New York -- I'm a part of this so-called overclass -- and so are my bosses and many of my colleagues at Newsweek and elsewhere in the national media.
There's no point in denying it.
Whether by birth, effort, ability, luck or some combination, we are more successful and have more options than most Americans, and that inevitably pulls us away from the lives they lead.
Neither eating pork rinds (George Bush) nor boasting of humble origins (Bill Clinton) can erase that fact for politicians any more than it can for the rest of the overprivileged.
The object should be to achieve consciousness of class, then work hard to make the divisions it creates smaller instead of larger.
Until the 1970s, race was the rage in public debate.
Class remained almost a secret -- discussed in private and delineated by taste but subsumed in the assumption growing out of World War II that everyone except the very rich and the very poor was part of the great American Middle.
Exposing the existence of an overclass began in places like the Washington Monthly, a little political magazine.
One day in 1970 the wife of the editor, Charlie Peters, was in a bookstore and overheard a hip-looking young man discussing the Vietnam draft.
"Let those hillbillies go get shot," he said.
When Beth Peters told her husband about the comment, Charlie turned the line into a cause: to convey to American elites the emergence of an unthinking and dangerous class bias in their ranks.
Working-class Americans knew that Vietnam, unlike earlier wars in this century, had become a rich man's war and a poor boy's fight. But the people who ran the country hadn't yet faced up to the price of that division.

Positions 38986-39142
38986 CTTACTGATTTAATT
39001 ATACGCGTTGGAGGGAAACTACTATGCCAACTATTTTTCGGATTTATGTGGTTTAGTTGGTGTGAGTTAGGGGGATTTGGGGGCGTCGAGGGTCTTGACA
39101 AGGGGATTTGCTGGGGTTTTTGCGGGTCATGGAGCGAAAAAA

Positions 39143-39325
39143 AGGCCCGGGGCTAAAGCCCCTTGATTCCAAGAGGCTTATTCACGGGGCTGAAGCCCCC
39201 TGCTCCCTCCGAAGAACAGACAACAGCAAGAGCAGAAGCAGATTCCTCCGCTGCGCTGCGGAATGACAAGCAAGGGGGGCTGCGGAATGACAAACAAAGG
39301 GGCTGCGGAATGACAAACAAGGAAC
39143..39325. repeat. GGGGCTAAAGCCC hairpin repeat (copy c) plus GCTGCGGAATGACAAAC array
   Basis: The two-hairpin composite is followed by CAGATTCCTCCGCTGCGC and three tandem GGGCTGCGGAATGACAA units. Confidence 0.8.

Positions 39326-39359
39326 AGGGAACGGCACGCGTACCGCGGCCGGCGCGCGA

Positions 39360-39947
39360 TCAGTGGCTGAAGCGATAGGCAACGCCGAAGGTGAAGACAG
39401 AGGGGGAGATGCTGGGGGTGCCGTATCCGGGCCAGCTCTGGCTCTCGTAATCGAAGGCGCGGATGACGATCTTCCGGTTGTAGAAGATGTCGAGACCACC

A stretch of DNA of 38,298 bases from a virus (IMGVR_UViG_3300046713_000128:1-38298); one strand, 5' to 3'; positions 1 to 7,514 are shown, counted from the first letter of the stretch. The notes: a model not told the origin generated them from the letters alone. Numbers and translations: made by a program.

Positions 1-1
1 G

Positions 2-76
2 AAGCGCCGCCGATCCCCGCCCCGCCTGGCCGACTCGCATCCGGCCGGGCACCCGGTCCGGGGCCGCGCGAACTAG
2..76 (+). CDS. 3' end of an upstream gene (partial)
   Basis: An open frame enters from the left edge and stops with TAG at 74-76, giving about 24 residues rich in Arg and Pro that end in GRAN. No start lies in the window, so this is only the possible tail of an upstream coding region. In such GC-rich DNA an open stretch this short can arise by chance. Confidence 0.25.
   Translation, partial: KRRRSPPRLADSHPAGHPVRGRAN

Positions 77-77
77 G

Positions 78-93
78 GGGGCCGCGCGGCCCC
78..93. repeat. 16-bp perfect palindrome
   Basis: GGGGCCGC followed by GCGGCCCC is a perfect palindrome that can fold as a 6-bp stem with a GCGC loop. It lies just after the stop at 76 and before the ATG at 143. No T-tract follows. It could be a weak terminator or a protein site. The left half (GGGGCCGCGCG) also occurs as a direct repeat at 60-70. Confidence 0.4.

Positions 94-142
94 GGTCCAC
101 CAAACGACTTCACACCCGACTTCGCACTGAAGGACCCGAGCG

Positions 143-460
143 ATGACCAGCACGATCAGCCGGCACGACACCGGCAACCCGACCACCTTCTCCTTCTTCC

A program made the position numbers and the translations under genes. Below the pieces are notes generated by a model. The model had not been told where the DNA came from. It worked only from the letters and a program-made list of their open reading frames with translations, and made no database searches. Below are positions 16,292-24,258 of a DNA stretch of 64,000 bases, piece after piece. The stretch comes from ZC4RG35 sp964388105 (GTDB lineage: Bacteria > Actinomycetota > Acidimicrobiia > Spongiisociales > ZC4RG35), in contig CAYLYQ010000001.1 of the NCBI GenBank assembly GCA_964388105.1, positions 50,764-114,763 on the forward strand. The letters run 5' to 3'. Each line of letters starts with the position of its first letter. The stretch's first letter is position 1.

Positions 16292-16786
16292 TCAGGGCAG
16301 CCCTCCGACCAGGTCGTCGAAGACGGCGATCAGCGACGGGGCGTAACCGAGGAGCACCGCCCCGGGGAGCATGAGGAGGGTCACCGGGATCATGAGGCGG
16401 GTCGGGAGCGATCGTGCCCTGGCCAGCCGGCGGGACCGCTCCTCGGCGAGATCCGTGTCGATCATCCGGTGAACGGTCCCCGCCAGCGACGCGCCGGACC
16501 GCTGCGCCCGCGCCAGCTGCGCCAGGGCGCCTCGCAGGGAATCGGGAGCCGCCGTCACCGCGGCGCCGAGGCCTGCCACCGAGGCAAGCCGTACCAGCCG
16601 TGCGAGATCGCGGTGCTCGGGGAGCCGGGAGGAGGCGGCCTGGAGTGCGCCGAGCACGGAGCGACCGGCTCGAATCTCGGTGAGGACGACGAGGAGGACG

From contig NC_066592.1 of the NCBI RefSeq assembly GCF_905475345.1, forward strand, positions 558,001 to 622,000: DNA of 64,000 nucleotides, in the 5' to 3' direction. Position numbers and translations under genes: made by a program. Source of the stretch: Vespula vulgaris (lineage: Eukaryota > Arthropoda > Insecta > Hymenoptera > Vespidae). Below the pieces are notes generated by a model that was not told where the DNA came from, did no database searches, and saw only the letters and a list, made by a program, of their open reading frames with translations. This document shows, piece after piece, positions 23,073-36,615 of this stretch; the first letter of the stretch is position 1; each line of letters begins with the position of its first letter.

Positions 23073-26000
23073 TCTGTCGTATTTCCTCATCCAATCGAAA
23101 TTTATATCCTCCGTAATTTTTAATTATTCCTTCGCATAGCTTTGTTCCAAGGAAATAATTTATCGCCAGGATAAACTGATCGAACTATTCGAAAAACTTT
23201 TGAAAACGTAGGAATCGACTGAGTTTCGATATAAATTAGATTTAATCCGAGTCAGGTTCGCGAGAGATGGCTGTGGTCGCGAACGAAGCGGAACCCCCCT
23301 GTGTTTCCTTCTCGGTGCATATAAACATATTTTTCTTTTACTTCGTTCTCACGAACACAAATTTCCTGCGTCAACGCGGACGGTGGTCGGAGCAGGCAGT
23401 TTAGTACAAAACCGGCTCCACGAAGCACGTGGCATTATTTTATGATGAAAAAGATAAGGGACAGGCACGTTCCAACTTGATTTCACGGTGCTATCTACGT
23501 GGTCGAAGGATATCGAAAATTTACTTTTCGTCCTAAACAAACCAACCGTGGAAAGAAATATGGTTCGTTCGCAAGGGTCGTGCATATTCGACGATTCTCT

Five years later, a young Washington Monthly editor named James Fallows drove home the point by graphically describing his feelings of guilt after he starved himself at Harvard in order to flunk the physical for the draft. The widely reprinted article, entitled "What Did You Do in the Class War, Daddy?" angered many veterans, but it kicked off some serious soul-searching among baby boomers about their anti-military, anti-blue-collar bias.
Unfortunately, the chasm remained. I was too young for Vietnam (and never enlisted). But by the time I joined the Washington Monthly in 1981, my generation was beginning to face its own less bloody yet no less serious class issue: public education.
To deny the existence of a class problem in the United States is to ignore the flight from public schools by perpetually anxious, upwardly mobile parents trying to cover their bets on their children's future.
I know the feeling, as my parents did before me. Starting in kindergarten, I attended the finest, most diverse private schools and have good memories of them. Yet the fact remains that private schools stand apart from society.
They can compensate for that apartness with scholarships and good works but never fully bridge the gap from what America, in its Jeffersonian ideal, is supposed to be.